By SGN | 11 Feb 2022
Two Singaporean leaders, Lum Seow Khun, Director of Microsoft Singapore’s Public Sector Group and Patrick Teo, Google’s Head of Engineering for Payments and Next Billion Users teams share their leadership approaches and delve into how tech companies here are doing their part in developing Singapore’s tech talent pipeline.
As exciting opportunities open up in Southeast Asia, global tech companies such as Microsoft and Google, and fast-growing start-ups like Stripe, Nium and Carro have set up in Singapore. With the convergence of these companies, one common and pressing demand is for tech talent – not just for software engineers and data scientists, but also talents in leadership positions who can build up new teams and understand Southeast Asia’s diversity and complexity.
Here we feature two Singaporean leaders, Lum Seow Khun, Director of Microsoft Singapore’s Public Sector Group and Patrick Teo, Google’s Head of Engineering for Payments and Next Billion Users teams. They share their leadership approaches and delve into how tech companies here are doing their part in developing Singapore’s tech talent pipeline.
Diversity: The cornerstone in their leadership approaches
Seow Khun and Patrick recognise that leadership in global tech companies requires a special focus on managing and collaborating with diverse colleagues. Leaders need to understand how to manage and embrace differences to unlock the value of diversity to teams, especially in Southeast Asia, where different cultures congregate and connect amidst a melting pot. Sharing his perspectives, Patrick noted, “In Singapore, we have always been a part of a bigger ecosystem and are attuned to what’s happening globally. It is easy to relate to international teams as we’ve instinctively seen ourselves as part of something bigger.”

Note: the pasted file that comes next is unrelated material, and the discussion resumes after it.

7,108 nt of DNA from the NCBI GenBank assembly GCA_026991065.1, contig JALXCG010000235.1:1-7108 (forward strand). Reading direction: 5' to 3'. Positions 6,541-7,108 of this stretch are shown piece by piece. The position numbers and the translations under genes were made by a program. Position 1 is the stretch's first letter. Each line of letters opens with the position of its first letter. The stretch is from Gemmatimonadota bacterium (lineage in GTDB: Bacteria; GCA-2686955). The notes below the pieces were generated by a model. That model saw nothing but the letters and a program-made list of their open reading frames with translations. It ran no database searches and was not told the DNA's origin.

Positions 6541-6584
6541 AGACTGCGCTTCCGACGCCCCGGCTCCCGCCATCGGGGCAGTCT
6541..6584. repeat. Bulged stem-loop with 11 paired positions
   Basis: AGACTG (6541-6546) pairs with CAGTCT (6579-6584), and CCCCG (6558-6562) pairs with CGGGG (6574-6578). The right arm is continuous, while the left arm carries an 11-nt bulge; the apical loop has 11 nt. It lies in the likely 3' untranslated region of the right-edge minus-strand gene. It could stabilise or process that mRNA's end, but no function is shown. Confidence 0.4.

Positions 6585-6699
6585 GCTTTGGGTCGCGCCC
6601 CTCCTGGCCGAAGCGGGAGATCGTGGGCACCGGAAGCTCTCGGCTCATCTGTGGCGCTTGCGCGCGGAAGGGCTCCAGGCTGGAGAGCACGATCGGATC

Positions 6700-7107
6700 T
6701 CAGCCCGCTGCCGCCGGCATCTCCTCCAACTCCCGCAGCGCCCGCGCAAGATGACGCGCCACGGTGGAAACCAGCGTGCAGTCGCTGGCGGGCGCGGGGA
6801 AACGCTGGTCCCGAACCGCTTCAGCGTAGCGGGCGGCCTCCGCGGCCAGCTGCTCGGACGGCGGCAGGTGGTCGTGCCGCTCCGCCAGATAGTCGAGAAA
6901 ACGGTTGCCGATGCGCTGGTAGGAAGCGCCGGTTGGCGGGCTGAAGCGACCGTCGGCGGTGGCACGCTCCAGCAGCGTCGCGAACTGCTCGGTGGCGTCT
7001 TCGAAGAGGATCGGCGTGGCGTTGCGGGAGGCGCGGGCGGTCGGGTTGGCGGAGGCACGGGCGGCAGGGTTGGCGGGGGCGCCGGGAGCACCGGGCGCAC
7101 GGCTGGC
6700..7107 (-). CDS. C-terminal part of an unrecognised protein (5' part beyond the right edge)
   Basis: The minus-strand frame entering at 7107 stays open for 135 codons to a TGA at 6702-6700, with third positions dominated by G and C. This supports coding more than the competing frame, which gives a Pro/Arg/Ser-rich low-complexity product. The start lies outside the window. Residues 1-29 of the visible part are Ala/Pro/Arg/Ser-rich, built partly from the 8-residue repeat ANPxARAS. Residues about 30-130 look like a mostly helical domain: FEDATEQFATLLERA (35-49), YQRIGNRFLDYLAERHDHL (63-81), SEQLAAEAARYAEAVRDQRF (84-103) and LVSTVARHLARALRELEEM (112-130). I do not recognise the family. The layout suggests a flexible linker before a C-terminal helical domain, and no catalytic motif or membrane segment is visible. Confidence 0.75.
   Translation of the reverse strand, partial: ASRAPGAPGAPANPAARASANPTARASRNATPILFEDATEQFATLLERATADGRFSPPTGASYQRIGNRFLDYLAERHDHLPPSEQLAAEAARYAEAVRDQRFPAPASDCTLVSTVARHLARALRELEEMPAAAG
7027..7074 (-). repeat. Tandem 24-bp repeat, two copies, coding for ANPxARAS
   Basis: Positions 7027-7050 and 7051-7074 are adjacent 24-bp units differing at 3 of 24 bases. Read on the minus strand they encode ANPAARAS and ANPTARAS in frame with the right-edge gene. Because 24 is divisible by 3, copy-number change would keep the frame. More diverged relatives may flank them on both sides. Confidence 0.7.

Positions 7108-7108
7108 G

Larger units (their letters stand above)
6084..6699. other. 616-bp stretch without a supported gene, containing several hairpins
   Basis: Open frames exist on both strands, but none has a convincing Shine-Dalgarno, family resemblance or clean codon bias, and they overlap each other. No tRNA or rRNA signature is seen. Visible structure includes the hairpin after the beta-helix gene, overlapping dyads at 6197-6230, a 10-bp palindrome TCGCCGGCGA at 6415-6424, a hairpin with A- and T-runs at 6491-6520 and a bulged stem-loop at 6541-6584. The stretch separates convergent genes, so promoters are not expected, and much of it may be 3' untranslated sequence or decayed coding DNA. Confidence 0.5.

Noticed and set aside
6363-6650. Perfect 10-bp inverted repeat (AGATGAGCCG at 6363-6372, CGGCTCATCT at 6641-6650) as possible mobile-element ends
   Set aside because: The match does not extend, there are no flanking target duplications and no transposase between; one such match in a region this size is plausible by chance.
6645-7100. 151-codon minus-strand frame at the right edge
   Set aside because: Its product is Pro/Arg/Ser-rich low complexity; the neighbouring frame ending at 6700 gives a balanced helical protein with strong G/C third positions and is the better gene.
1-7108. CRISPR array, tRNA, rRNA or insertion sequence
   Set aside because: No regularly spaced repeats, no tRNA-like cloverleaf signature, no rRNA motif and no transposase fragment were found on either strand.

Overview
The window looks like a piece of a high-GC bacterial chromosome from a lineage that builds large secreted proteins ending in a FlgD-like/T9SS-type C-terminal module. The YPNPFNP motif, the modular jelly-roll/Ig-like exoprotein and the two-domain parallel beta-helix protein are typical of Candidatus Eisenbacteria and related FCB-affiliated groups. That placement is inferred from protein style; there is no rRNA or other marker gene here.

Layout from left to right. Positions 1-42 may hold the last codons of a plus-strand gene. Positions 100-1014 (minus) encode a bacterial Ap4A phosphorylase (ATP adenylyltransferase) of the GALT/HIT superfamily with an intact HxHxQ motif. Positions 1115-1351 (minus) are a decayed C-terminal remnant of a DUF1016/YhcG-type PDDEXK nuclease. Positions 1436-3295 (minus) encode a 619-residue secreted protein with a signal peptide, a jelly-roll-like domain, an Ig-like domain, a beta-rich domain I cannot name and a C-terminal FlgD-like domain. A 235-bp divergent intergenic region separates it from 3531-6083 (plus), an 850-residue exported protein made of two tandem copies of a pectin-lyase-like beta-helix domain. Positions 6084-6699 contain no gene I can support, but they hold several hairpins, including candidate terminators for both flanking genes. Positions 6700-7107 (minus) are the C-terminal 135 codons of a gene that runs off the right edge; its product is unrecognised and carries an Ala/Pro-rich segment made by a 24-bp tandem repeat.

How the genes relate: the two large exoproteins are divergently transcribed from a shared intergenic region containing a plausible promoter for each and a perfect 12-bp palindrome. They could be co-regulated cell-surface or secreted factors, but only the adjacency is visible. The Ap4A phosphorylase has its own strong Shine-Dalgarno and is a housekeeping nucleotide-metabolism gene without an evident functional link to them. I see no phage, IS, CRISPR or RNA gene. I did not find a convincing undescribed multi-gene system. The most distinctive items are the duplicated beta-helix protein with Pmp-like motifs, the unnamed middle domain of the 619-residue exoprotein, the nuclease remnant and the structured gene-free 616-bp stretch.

Both leaders have amassed extensive exposure to different markets in the course of their education and work. Patrick, for example, joins a growing pool of Singaporeans who have studied, conducted exchange programmes and worked overseas in jurisdictions such as the United States, the European Union and China before coming back to make an impact in the city-state’s tech ecosystem. Patrick himself spent his early career in Silicon Valley after studying in the US, and built his experience operating within cross-cultural teams across companies such as Amazon and Facebook. This varied exposure has also moulded his leadership style. Today, Patrick consistently provides a clear mission in his teams by building a strong learning culture that embraces diversity and innovation while investing in talent.
Seow Khun traces the origins of her appreciation for diversity to Singapore’s focus on multiculturalism, given Singapore’s heritage as a trading port where various cultures connect. Her international exposure during the executive courses at INSEAD and her professional responsibilities bolstered her ability to apply a global lens to her work. She shares, “Singapore’s global connectivity makes it convenient for rising tech leaders to network and learn from the international community through such opportunities. Today, I encourage allyship by embracing my team members’ unique strengths and differences.”